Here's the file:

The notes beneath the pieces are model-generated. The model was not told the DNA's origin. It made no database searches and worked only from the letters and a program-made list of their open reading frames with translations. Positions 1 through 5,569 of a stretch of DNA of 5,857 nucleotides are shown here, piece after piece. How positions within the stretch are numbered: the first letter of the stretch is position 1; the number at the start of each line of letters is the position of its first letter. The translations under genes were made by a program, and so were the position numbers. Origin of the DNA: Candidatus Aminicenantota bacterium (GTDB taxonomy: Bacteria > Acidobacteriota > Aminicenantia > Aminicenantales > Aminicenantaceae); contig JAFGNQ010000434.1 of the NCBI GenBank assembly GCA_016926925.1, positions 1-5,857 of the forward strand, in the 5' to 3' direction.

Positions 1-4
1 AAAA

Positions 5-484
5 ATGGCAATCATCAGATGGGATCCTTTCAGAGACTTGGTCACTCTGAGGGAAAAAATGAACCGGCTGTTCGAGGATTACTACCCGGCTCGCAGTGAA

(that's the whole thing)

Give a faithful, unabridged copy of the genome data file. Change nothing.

The notes beneath the pieces are model-generated. The model was not told the DNA's origin. It made no database searches and worked only from the letters and a program-made list of their open reading frames with translations. Positions 1 through 5,569 of a stretch of DNA of 5,857 nucleotides are shown here, piece after piece. How positions within the stretch are numbered: the first letter of the stretch is position 1; the number at the start of each line of letters is the position of its first letter. The translations under genes were made by a program, and so were the position numbers. Origin of the DNA: Candidatus Aminicenantota bacterium (GTDB taxonomy: Bacteria > Acidobacteriota > Aminicenantia > Aminicenantales > Aminicenantaceae); contig JAFGNQ010000434.1 of the NCBI GenBank assembly GCA_016926925.1, positions 1-5,857 of the forward strand, in the 5' to 3' direction.

Positions 1-4
1 AAAA

Positions 5-484
5 ATGGCAATCATCAGATGGGATCCTTTCAGAGACTTGGTCACTCTGAGGGAAAAAATGAACCGGCTGTTCGAGGATTACTACCCGGCTCGCAGTGAA